Millions of people across the Indonesian archipelago were treated to a rare total solar eclipse Wednesday.
Skywatchers across 12 provinces and three time zones gathered in sports stadiums, planetariums and hilltops as the moon began moving between the Earth and sun shortly after dawn. In many villages along the path of the eclipse, residents kneeled in prayer and held religious rituals as the day turned to darkness during the two-minute stretch of the eclipse.
The event also drew thousands of stargazers from around the world, including a team of scientists from the U.S. space agency NASA, which observed the eclipse from the Maluku islands.
A partial eclipse was also visible across other parts of Asia and Australia, and out into the Pacific Ocean.
The world's last total solar eclipse occurred one year ago this month over Norway's Arctic Svalbard islands. The next full eclipse will take place in August 2017, and will be visible in the United States.
The last time a total eclipse occurred over Indonesia was in 1988. Unfounded fears and misinformation caused panic, with people papering windows and keeping children indoors.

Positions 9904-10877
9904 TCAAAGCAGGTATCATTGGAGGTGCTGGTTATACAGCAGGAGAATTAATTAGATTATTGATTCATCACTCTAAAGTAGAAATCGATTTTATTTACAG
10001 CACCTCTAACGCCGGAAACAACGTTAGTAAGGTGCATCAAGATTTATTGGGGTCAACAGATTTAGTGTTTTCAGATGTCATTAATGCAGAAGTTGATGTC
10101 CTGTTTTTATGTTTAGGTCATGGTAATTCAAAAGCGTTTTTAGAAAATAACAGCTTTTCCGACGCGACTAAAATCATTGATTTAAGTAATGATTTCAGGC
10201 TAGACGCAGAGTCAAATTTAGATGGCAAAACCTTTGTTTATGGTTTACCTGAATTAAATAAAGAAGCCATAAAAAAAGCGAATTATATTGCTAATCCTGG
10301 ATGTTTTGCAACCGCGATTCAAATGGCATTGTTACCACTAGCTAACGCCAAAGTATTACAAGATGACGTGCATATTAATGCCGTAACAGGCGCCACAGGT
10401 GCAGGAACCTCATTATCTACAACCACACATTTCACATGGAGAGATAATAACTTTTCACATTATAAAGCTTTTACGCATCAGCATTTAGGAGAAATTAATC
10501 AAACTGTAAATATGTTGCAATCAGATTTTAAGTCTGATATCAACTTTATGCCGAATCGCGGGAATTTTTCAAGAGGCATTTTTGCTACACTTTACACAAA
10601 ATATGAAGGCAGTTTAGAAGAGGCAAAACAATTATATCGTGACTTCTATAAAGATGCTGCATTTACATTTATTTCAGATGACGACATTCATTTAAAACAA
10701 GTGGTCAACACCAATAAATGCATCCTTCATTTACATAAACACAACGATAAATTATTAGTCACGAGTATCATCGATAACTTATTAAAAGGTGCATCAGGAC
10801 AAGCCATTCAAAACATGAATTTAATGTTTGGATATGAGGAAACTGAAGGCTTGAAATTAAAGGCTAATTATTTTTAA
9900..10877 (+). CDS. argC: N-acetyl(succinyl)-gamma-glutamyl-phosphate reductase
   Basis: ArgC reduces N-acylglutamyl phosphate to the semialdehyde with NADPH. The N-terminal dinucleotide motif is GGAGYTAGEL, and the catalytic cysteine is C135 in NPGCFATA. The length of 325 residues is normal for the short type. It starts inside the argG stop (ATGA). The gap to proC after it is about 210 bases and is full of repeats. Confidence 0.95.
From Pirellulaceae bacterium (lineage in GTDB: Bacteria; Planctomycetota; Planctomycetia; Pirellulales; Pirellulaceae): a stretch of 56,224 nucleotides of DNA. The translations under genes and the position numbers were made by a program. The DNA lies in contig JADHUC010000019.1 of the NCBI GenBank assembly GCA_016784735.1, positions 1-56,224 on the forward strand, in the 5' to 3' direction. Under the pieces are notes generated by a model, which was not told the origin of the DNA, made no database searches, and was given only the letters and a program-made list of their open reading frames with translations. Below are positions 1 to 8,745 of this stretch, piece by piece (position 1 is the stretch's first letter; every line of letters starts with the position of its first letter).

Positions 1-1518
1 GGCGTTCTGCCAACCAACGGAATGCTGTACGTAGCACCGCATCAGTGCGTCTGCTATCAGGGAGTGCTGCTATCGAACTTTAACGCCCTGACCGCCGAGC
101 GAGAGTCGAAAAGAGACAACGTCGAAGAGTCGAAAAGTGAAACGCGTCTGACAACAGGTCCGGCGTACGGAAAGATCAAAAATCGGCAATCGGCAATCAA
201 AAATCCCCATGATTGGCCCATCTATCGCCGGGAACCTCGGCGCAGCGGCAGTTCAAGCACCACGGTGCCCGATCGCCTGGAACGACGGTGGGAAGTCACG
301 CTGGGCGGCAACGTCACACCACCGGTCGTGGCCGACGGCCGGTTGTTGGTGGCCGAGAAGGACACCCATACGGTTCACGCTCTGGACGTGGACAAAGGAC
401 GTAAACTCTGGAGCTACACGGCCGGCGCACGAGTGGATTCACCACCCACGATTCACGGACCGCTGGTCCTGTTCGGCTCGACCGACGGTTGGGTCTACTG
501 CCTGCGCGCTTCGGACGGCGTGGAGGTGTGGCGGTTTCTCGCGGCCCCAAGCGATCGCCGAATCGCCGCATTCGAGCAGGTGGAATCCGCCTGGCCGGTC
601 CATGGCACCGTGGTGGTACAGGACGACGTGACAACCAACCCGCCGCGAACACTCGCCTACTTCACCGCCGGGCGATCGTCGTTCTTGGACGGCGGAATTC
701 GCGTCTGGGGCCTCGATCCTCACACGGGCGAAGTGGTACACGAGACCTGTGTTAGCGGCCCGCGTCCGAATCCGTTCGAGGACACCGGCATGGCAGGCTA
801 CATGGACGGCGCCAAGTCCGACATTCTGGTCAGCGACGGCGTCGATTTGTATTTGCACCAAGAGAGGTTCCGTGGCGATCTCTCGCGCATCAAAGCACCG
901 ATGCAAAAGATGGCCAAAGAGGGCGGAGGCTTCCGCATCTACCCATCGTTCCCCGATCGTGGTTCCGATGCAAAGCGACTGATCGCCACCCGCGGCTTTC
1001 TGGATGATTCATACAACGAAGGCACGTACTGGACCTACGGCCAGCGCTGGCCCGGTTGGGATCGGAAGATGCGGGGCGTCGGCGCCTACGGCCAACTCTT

Cloudy skies in parts of Indonesia dampened the spectacle for some. In Palembang, a Sumatran city of more than 1.4 million, thousands of residents from mothers carrying infants to old men gathered at its landmark Ampera bridge from well before dawn. But the total eclipse was only briefly visible if at all.
“Too bad we cannot see when the total solar eclipse occurred, but the dark atmosphere when it happened made us feel happy,” said Palembang resident Martha Sembiring.
Watch video clip of Solar Eclipse
There was also disappointment for a group of six eclipse chasers who traveled from Canada and the U.S. to Kalimantan.
“Unfortunately we got nothing because we had rain showers and solid cloud,” said optometrist Ralph Chou who was hoping to see his 19th total solar eclipse.
Chou, a Canadian who helped develop the international standards for eclipse filters, said there were still impressive effects of light and darkness, and birds appeared confused and disoriented by dark falling again after dawn.
The entire eclipse, which began with the first patch of darkness appearing on the edge of the sun, lasted about three hours.
For the viewer, the length of time the sun was totally eclipsed depended on their location along the path. On land the durations were mostly between 1 and 3 minutes.
In the capital, Jakarta, thousands of residents packed a planetarium at a downtown park where officials distributed about 4,000 filtered viewing glasses that quickly ran out. The eclipse, which from the vantage point of Jakarta produced an impressive crescent, was also streamed on monitors around the planetarium.
Some material for this report came from AP.